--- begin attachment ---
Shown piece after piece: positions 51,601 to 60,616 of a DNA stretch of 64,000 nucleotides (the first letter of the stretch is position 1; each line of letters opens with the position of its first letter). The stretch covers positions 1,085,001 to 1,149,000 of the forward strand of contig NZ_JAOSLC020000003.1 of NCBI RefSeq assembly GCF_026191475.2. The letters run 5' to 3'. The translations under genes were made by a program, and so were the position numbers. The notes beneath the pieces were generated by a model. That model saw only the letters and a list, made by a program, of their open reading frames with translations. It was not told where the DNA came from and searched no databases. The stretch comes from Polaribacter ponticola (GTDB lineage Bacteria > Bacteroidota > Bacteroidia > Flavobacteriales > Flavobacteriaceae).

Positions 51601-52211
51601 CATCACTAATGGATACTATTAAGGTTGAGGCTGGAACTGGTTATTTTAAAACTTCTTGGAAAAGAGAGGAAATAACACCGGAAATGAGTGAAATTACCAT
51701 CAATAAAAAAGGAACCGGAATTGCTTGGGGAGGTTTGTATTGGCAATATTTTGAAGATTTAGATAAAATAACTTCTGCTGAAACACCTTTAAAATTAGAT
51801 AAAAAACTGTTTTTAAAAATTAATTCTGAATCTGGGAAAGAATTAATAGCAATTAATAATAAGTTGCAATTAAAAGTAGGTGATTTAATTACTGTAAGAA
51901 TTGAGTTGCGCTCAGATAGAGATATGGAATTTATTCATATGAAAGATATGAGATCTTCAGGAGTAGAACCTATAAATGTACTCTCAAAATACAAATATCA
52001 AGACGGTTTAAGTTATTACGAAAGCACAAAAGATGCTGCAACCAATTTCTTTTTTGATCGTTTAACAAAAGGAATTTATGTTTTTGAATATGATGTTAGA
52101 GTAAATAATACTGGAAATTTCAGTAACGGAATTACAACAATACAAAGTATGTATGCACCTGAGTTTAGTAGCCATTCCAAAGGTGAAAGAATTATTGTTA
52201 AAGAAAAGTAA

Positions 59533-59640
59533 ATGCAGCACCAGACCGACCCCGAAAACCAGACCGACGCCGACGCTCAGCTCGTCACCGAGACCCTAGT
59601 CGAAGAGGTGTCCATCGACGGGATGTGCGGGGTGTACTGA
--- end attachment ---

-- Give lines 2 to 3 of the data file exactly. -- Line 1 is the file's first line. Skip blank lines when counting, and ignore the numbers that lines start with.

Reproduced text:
Positions 51601-52211
51601 CATCACTAATGGATACTATTAAGGTTGAGGCTGGAACTGGTTATTTTAAAACTTCTTGGAAAAGAGAGGAAATAACACCGGAAATGAGTGAAATTACCAT